A 59-year-old man with a 20-year history (1994) of HIV well controlled on highly active antiretroviral therapy (HAART) therapy (baseline viral load undetectable, CD4+ cell count 781), presented to a community hospital (May 7, 2014) with abdominal pain. The patient’s girlfriend reported unusual behavior for 1 week before admission, including decreased appetite, binge drinking, and nonadherence to HAART therapy.
There was no history of fever, illegal medication use, or diarrhea. In addition to HIV, his past history was remarkable for hepatitis B, hypertension, and left lower extremity amputation secondary to a motor vehicle accident. He had a remote history of cocaine, PCP (phencyclidine), LSD (lysergic acid diethylamide), marijuana, and alcohol misuse and a 50 pack-year smoking history. His family history was remarkable for a mother who died of pancreatic cancer.
During his hospitalization, he developed pronounced expressive aphasia and lethargy but was able to follow simple commands. A computed tomography (CT) scan of the head revealed a left lacunar infarction, and he was transferred to the VA Long Beach Healthcare System in California for further care of a possible stroke.
Shortly after arrival, he developed a fever of 100.9º F. His pulse was 100 bpm and regular, blood pressure was 164/92 mm Hg, and respiratory rate was 14 breaths per minute. A physical examination was remarkable for somnolence, disorientation, and aphasia. He was grimacing to light palpation in all 4 quadrants of the abdomen and had diffuse purpura on skin examination. Laboratory results showed worsening thrombocytopenia, acute kidney injury with proteinuria and hemoglobinuria, and hemolysis (schistocytes, low haptoglobin level, and elevated lactate dehydrogenase [LDH]).
The patient’s changes in baseline laboratory results were platelet count 206,000 mm3 to 64,000 mm3, serum creatinine level 0.98 mg/dL to 1.55 mg/dL. His hemogram showed normochromic normocytic anemia (hemoglobin [Hb] level 10.2 g/dL) with schistocytes. Serum samples were initially unreportable by the laboratory due to severe hemolysis, but his haptoglobin level was found to be low and, conversely, LDH remarkably high. Fifteen days after admission, his CD4+ cell count was 141. An abdominal CT scan showed right lower quadrant abdominal free fluid and thickening of the terminal ileum with surrounding stranding, suggestive of terminal ileitis, and he was started on piperacillin-tazobactam. A lumbar puncture was unremarkable, and HAART medications were resumed. The patient required intubation and a ventilator for acute respiratory failure.
Empiric treatment for presumed thrombotic thrombocytopenic purpura (TTP) with plasmapheresis and methylprednisolone was ineffective, and the patient required mechanical ventilation and hemodialysis.
In refractory cases of TTP-hemolytic uremic syndrome, rituximab, a monoclonal antibody directed at CD20 present on B lymphocytes, is added empirically as effective salvage therapy and was therefore tried in this case.1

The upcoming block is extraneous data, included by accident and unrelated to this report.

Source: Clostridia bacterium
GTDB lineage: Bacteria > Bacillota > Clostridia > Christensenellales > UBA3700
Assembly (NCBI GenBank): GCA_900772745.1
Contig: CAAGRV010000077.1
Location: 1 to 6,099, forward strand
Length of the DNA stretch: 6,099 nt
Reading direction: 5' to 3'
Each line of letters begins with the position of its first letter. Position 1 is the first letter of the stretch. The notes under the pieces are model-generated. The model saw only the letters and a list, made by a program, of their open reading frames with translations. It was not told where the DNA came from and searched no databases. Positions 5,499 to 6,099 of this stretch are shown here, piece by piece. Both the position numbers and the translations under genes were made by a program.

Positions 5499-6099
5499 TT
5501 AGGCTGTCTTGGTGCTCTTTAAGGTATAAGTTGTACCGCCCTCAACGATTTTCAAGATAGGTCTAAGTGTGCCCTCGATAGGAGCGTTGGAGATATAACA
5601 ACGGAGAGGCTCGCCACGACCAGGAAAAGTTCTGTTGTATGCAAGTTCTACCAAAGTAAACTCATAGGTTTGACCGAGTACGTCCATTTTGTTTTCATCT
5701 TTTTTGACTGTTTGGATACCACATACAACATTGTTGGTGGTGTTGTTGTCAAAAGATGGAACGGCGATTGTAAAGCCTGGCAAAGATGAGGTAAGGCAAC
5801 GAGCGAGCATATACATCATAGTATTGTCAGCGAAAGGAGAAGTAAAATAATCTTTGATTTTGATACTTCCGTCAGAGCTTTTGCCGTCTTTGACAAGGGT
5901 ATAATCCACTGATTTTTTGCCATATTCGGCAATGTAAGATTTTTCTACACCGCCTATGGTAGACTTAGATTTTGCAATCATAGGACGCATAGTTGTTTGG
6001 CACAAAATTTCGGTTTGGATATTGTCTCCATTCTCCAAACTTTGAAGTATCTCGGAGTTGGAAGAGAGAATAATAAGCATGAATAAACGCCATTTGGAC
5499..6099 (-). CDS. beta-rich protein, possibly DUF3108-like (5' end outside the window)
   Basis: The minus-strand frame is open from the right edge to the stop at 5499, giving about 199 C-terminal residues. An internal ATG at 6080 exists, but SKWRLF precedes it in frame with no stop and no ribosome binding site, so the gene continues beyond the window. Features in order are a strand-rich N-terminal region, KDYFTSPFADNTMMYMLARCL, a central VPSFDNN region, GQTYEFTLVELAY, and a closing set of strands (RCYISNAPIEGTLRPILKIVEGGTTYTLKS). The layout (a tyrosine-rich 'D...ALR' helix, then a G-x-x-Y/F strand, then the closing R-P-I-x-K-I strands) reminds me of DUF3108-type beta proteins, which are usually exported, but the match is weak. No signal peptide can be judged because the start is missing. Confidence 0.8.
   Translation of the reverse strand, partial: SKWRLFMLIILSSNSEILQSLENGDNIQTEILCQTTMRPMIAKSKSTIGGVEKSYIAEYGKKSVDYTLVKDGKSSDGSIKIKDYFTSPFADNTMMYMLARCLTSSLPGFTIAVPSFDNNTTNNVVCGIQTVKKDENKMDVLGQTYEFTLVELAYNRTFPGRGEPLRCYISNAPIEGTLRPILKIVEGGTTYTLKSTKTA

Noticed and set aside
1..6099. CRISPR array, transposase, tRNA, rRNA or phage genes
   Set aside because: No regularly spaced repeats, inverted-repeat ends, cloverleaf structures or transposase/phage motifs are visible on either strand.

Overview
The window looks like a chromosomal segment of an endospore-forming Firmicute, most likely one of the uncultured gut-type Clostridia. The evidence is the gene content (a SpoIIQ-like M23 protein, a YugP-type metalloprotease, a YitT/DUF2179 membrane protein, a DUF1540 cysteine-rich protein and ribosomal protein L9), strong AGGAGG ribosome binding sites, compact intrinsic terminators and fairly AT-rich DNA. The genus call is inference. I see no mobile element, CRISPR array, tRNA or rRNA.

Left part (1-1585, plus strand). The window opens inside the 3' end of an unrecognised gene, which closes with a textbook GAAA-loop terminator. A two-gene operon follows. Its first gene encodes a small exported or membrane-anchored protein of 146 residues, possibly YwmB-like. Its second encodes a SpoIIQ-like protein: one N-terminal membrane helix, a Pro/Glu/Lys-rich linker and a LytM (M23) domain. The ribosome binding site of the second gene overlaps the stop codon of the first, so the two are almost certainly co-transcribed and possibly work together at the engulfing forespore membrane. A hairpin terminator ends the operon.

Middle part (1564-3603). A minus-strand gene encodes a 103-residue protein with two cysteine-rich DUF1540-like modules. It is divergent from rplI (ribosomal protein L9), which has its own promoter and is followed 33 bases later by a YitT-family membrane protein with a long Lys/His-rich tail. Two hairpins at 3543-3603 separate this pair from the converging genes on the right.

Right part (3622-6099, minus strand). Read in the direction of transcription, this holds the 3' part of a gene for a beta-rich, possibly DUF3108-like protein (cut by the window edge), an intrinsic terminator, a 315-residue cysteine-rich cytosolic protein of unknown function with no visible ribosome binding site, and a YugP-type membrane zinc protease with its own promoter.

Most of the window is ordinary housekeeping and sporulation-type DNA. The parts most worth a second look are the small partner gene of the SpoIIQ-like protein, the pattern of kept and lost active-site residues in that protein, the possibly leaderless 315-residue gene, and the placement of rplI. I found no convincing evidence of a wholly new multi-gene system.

However, the addition of rituximab failed to improve the patient’s condition, and he developed further seizure activity and evidence of new lacunar infarctions as seen on magnetic resonance imaging of the brain. His hospital course was complicated by recurrent hemoptysis and respiratory failure, requiring assisted ventilation and eventually tracheostomy.
A normal ADAMTS13 level (72%) and negative Shiga toxin test changed the diagnosis to atypical hemolytic uremic syndrome (aHUS). Mean complement C3 (74 mg/dL) and C4 (9 mg/dL) levels were low. Plasmapheresis was discontinued, and treatment with eculizumab (Soliris, Alexion Pharmaceuticals) was initiated. Meningococcal vaccine was administered post-eculizumab, aimed at reducing but not eliminating the risk of meningococcemia.2 Two weeks later, the patient’s platelet count normalized, renal function improved, hemolysis resolved, and the patient regained full mental status. Eight weeks after initiating eculizumab, he no longer required dialysis.
Generalized thrombosis of smaller blood vessels (thrombotic microangiopathy [TMA]) occurs in 3 uncommon syndromes—TTP, HUS, and aHUS—all with similar clinical presentations but distinct pathologic etiologies and treatment. These syndromes share a clinical picture of thrombocytopenia, hemolytic anemia, and renal failure. Hemolysis in these conditions is manifested by schistocytes, elevated lactate dehydrogenase from damaged cells, decreased haptoglobin, anemia, and hemoglobinuria.
Thrombotic Thrombocytopenic Purpura
Thrombocytopenic purpura occurs in about 3 cases per 1,000,000 adults per year.3 It occurs when the metalloproteinase enzyme ADAMTS13 activity is impaired, interrupting its function to cleave large sticky von Willebrand factor (vWF) multimers, resulting in coagulation in microvasculature by increased platelet aggregation, hemolysis from shearing of red blood cells, and compromised circulation to the highly vascularized kidney and other vital organs.4 The hallmark of TTP is a severely decreased ADAMTS13 activity (< 5% of normal) secondary to coexisting conditions, such as cancer, pregnancy, HIV infection, adverse effects (AEs), or antibodies to ADAMTS13.5
The TTP pentad of thrombocytopenia, hemolytic anemia, neurologic symptoms, renal failure, and fever were present in our patient. The patient had a known HIV infection but no exposure to medications associated with TTP (such as acyclovir, quinine, oxymorphone, platelet aggregation inhibitors, or immunosuppressants). Prior to obtaining ADAMTS13 level, the patient was treated empirically for TTP with early and daily plasma exchange to remove the inhibitor of ADAMTS13 and replace it with fresh frozen plasma. Rituximab also was used to inhibit production of antibodies to ADAMTS13 from CD20 B lymphocytes. These empiric clinical measures were not effective in stopping his decline in renal and neurologic functions.